The first game of golf was played at Lahinch in 1892 by a Lieutenant of the Black Watch Regiment and a Limerick businessman, on a course marked by feathers and sticks. Two years later Alexander Shaw and other officers from the Black Watch Regiment enlisted the help of Old Tom Morris to design a new links course that emphasised the sandhills of the area. Upon its completion Morris declared it ‘the finest natural course he had ever seen’. Whilst Dave and I certainly don’t have the same golfing pedigree as Old Tom, we were both inclined to agree with his sentiment.

Thanks to Dave’s unmarked Guinness-related handicap I was able to get off to a flying start on hole 1, avoiding the troublesome bunkers that Dave plunged straight into. After having troubles on the 2nd and 3rd, however, Dave was still breathing at my neck and I had to get my head firmly screwed on to maintain my focus.

Despite his hangover, the opulent environs and World-class environment had lit a fire in his belly and soon he was playing with the confidence of a pro. Thankfully, after a couple of duff drives on the 10th and 11th, it became apparent that Dave’s brief comeback was waning and I soon managed to putt my way to a 3-stroke victory.

Dave refused to admit that the Guinness might have affected his play and shook my hand firmly at the end, although we both know that the next time we meet will be our true battle.

A Trip to the Wirral: Caldy Golf Club

Our journey to the Wirral was a smooth one.

Travelling during the week often grants us a few benefits, one of them being quiet roads.

Radio 2 played quietly in the background as Dave and I discussed our last game, almost a full month ago now, where he had succeeded in breaking my 22-week winning streak. He’d done a very good job of not gloating since that day, something that I was surprised at considering his ebullient celebrations back in May.

Despite having played as a youngster, Dave had yet to return to his younger form before our game at Ballards Gore. Now, buoyed by his win, he was keen to turn the screws and ‘get in my head’ before we teed of at Caldy Golf Club.

A little bit about Caldy Golf Club

Old Tom Morris (1821-1908), uncle of Jack Morris the designer of Caldy’s original 9-holes.

Unlike the relatively young Ballards Gore (built between 1979-80), Caldy has a rich golfing heritage behind it. Jack Morris (the nephew of Tom Morris, four-time Open Championship winner between 1861 and 1867) drew up the plan for the original 9-hole course back in 1906 with the course officially opening in 1907. Over two decades later James Braid, himself a five-time Open winner, revealed his plans to extend the course to a full 18 holes.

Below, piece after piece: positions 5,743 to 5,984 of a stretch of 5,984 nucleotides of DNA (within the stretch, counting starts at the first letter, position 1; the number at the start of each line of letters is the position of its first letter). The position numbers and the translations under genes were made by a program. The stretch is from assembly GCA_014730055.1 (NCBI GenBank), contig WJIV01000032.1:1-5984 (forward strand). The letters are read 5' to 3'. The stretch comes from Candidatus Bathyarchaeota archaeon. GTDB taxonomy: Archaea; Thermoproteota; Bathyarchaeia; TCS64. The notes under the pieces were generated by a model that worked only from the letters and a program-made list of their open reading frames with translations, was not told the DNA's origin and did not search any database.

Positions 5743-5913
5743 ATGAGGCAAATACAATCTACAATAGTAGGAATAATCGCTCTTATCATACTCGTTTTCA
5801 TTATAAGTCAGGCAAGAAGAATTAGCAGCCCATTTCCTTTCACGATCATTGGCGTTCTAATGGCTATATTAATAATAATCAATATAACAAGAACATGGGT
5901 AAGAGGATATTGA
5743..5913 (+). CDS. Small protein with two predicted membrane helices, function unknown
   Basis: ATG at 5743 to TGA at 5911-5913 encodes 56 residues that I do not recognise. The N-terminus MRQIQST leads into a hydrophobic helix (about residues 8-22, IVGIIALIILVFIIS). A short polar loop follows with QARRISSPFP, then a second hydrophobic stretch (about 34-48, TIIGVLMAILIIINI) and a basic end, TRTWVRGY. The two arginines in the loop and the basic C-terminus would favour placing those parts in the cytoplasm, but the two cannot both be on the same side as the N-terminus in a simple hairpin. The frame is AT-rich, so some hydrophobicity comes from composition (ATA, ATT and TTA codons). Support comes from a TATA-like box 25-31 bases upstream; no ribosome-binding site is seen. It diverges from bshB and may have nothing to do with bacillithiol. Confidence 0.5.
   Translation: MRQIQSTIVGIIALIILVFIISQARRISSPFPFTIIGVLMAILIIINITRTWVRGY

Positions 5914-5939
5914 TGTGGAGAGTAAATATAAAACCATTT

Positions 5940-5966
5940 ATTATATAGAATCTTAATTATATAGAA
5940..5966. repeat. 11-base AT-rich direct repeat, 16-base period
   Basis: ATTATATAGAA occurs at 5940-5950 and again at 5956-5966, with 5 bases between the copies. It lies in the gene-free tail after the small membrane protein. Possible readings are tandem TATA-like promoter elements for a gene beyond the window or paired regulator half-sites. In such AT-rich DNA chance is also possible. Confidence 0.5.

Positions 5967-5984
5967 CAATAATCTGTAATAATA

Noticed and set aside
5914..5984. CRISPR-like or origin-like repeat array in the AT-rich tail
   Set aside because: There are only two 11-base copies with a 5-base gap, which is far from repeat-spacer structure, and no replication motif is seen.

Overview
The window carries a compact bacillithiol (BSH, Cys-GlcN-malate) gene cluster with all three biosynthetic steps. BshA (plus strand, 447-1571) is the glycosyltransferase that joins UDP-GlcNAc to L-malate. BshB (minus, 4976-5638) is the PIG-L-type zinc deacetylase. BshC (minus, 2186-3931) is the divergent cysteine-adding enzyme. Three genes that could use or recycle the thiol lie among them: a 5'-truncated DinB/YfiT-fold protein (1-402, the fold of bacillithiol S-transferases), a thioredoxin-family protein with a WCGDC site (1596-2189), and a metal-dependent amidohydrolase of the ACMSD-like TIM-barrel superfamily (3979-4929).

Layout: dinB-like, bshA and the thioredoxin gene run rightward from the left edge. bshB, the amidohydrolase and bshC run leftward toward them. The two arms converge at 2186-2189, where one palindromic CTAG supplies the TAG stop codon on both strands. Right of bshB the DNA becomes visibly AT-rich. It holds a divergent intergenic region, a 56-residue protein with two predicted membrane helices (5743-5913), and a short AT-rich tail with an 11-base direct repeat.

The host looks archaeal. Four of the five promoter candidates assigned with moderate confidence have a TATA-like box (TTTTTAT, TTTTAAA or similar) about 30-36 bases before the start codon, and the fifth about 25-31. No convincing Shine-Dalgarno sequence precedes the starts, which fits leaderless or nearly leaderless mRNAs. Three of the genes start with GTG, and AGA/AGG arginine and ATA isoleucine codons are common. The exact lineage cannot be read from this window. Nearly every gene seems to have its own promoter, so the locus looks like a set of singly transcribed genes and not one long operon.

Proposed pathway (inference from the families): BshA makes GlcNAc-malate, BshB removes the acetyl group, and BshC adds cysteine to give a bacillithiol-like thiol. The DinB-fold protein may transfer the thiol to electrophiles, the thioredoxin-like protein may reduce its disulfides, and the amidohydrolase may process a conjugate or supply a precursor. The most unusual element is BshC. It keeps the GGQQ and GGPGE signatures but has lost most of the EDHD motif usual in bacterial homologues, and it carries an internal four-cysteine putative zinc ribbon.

Illustrious origins aside, at times it was feared that the Course at Caldy was not long for this world. Significant erosion of the cliffs that it rests on began only 2 years after the course was completed. By 1936 a short hole had to be abandoned, but it wasn’t until the 1960s that the club took measures to prevent any more loss of the ground – by this point the 5th hole had already been lost to the sea, along with the back of the 3rd and another short hole.

Towards the end of the 80s £125,00 was invested in protecting the 3rd green, but even after this work was completed it was clear more needed to be done. A further £250,000 was ploughed into shoring up the cliffs – this work was completed in 1994 and has gone a long way in preserving this lovely course. Our enjoyment of the course, thankfully, wasn’t marred by any land erosion.

We followed a UPS delivery man down a well-kept drive to be greeted by a handsome clubhouse, parking alongside the van as the driver delivered his cargo to a chef waiting out front. As we entered the cook explained to us that he was currently in the midst of upgrading his kitchen, hence the package of Britannia cooker spares he was holding in his hands. We enquired as to whether we’d be able to order some lunch after our game, to which he replied in the affirmative – clearly a chef with some confidence in his engineering skills!

I’d like to tell you that I was able to wipe the smirk of Dave’s face and return to the top position in the Grace Hill Golf Club rankings, but unfortunately that did not happen. Although I drove well, clearly I was still lacking confidence after my recent loss which the caused me to collapse around the 5th hole. Dave, in comparison, confidently shot on part throughout the day peaking with an eagle on the final hole.

I’d like to say that I was proud of him, but that would make me a liar…

July’s Golf Preview

This month in international golf:

As ever, July is a huge month for golf fans with ‘the biggest golf tournament in the world‘ taking place at Carnoustie, as well as a number of other mid-range tourneys which are sure to pull a few cashless pros out for a hole or two.

Here are our thoughts on the upcoming comps: